Now that he doesn’t need to align himself to Trump, Morrison should quietly back away from his impersonation.
Some time back he praised Trump’s political priorities, saying that they “shared a lot of the same views.” As recently as December, Morrison accepted the Legion of Merit (a US military decoration) from the 45th president. What on earth did he think he was doing?
He should never have accepted the honour. And with a President as mentally fragile as Trump, he should have kept the fact that they shared many thoughts and ideas to himself.
His judgement in attending what was fundamentally an election rally with Trump in 2019 was another error. His presence gave the impression that he was tacitly endorsing Trump, whereas he should have stayed out of it as another nation’s leader.
It seems to me that the wisest people I know are the ones that apply reason, and logic and leave room for doubt. The most unwise are the fools and fanatics who don’t.
The end of the Trump era has opened the door to endless possibilities. Time to ponder the damage he created, but more importantly to consider just what Biden’s ascent to power will do to the rest of the world.
He has come to power with an impeccable service record to the American nation. His inauguration has given his country – and perhaps the rest of the world – a chance of doing politics in a new way.
The last vestiges of Trumpism await a second impeachment that will hopefully never see in a public office again. What are the implications for Australia where our conservative politicians have so astutely followed the principles of Trumpism?
Joe Biden intends to reverse America’s image that Trump built in his four-year term. He is already back on board with the Paris Agreement on climate change, together with a wholesale shift in energy policies.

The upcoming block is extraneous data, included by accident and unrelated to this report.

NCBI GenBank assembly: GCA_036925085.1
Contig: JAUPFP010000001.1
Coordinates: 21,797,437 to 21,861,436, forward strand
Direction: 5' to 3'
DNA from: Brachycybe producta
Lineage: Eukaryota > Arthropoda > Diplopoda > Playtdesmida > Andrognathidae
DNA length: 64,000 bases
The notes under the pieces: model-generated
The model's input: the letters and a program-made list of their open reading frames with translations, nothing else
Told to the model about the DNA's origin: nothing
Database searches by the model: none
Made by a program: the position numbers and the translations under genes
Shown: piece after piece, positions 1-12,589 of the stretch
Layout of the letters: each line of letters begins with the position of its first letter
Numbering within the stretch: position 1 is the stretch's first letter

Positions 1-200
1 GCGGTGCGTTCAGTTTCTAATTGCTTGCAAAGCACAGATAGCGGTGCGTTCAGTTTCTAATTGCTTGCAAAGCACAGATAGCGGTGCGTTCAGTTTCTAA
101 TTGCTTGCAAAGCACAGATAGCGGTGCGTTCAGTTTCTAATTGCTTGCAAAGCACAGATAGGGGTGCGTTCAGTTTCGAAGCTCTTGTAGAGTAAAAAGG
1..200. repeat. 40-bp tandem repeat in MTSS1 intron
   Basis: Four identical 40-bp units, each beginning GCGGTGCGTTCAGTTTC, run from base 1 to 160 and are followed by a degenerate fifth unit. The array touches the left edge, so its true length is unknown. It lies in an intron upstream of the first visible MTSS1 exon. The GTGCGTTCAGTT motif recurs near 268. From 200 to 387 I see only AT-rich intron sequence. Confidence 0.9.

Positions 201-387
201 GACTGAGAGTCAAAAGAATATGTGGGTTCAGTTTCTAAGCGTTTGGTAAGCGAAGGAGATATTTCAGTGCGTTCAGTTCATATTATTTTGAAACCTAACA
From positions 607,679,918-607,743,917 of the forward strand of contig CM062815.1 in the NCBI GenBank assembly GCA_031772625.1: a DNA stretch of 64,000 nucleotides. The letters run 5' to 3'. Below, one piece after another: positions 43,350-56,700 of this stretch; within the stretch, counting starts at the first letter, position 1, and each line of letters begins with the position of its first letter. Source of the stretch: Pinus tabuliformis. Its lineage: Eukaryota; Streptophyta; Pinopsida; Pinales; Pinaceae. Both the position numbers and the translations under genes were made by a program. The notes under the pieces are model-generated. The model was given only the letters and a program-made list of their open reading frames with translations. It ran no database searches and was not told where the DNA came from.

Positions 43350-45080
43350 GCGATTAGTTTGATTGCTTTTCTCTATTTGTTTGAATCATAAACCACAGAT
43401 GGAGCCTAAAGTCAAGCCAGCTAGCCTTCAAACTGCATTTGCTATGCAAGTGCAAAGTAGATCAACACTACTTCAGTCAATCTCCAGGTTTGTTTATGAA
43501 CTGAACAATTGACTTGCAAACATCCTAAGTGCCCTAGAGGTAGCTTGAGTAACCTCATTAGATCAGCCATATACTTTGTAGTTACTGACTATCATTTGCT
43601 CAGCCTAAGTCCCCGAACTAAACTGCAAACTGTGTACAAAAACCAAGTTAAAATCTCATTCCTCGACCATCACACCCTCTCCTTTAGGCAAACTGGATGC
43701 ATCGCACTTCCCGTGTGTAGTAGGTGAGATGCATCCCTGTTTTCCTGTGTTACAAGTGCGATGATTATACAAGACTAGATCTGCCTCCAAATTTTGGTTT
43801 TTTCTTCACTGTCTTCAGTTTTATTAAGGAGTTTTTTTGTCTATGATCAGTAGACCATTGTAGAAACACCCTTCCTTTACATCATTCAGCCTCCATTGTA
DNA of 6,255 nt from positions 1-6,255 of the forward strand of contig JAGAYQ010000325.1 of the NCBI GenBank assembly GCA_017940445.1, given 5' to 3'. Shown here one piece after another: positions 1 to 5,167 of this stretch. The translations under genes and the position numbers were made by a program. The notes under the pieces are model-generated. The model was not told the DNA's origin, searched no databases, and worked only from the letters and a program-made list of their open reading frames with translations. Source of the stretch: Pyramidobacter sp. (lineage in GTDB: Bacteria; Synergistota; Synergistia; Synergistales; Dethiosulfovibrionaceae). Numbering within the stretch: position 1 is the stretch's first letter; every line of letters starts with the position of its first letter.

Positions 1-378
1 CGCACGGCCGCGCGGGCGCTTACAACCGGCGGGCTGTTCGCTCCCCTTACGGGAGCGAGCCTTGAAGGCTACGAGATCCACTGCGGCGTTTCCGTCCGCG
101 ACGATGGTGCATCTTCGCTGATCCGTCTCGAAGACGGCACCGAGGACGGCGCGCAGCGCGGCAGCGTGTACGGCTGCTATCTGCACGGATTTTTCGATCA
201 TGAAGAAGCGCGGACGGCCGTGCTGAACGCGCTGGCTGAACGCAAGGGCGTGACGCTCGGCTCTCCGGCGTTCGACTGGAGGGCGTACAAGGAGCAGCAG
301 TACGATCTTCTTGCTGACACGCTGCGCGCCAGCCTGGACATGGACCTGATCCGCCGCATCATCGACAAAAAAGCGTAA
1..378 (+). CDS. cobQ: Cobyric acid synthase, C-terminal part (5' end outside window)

A raft of other policies are being reversed, dropped, or shelved under Biden’s administration. It is now time for us to put a heavy emphasis on how Biden’s new policies will reflect on our own.
We still have the pandemic and a recession that began before it. The heavy dominance of global and domestic terrorism seems to have given way to right-wing terror and insurrection in the US.
But politics in Australia will have to change. Not only in the way it is delivered and the manners that are used, but also in the policies.
Our issues will move closer to those of the US and domestically – rather than a fight between two protagonists – both Labor and the LNP will be forced into being more broadly acceptable. Morrison will have to shed telling all the lies he does and drop his phoney imitation of Trump, and although Australia has never placed much weight on personality, Albo will have to grow some and do it quickly.
The Prime Minister has a dominant, know-all personality with a liking for demonstrating it. On the other hand, Albanese is relatively unknown and super clean when it comes to controversy.
Morrison is a weak leader who gets away with a lot. His unwillingness to punish and replace those of his cabinet who have failed leaves the electorate thinking they have something on him.
We don’t seem to have the same methodology for dealing with incompetence that other countries do.
From now on we will not be able to rely on the old comparison answer that “oh well, we are not as bad as them” be it vaccinations or economics.
According to The Washington Post, Trump told more than 30,573 lies (or misleading claims) during his presidency.
The political and cultural damage from all those lies now lay at Biden’s feet. Our Prime Minister followed his very same political game plan. Conservatives in Australia need to look at the damage his philosophy has done to his country and ask themselves if they should continue with their Trump-style politics, or start acting like real Aussies. Do we really want to end up with a similar mess that Biden has to clean up?
My thought for the day
There are three kinds of people. Those who know. Those who know when they are shown, and those who have no interest in knowing.